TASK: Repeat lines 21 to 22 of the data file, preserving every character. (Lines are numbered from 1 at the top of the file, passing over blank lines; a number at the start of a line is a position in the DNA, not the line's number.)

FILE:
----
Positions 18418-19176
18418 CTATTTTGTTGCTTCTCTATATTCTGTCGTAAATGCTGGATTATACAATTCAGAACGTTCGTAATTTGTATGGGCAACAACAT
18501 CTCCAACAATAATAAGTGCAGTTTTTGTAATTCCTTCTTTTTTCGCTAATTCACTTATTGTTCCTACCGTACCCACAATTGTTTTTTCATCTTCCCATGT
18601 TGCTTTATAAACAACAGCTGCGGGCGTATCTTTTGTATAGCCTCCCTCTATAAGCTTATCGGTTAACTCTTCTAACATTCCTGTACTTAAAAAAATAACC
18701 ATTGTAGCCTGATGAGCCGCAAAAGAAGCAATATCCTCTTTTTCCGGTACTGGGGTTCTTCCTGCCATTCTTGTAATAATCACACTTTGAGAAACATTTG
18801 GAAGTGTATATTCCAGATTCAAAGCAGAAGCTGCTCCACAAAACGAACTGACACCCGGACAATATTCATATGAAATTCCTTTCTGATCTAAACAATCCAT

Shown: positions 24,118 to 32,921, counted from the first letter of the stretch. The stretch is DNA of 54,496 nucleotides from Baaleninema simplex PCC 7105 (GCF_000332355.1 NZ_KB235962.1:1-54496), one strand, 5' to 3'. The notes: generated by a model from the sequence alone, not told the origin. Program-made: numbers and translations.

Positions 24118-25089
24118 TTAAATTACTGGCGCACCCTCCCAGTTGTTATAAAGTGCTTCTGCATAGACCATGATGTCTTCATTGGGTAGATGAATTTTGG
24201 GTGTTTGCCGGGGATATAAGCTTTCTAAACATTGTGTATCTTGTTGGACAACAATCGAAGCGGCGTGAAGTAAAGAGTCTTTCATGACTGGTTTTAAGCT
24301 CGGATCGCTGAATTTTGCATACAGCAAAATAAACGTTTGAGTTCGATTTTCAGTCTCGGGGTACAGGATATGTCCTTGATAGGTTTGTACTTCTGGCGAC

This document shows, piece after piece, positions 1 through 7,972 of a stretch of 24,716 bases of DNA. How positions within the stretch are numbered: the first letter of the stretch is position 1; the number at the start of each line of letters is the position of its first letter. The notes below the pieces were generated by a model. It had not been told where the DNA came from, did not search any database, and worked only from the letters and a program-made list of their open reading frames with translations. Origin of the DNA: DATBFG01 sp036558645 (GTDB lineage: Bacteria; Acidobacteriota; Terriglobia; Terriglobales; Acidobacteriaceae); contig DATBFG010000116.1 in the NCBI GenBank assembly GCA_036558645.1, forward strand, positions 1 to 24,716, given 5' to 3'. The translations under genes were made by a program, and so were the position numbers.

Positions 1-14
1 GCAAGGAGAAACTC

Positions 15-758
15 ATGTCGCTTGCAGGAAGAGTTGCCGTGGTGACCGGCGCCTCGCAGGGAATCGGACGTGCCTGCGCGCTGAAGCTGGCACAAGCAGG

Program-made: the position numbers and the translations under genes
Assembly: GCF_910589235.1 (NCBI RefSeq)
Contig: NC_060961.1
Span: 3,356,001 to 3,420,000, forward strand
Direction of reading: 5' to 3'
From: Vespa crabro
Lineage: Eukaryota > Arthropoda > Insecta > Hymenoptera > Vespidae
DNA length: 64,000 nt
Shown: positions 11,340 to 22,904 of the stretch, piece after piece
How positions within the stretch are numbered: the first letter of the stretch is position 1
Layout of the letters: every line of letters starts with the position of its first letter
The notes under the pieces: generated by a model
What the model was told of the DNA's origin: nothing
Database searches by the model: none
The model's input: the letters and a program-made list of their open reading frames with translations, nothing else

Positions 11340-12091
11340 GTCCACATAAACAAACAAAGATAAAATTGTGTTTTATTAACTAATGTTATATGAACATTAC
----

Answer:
Direction of reading: 5' to 3'
From: Vespa crabro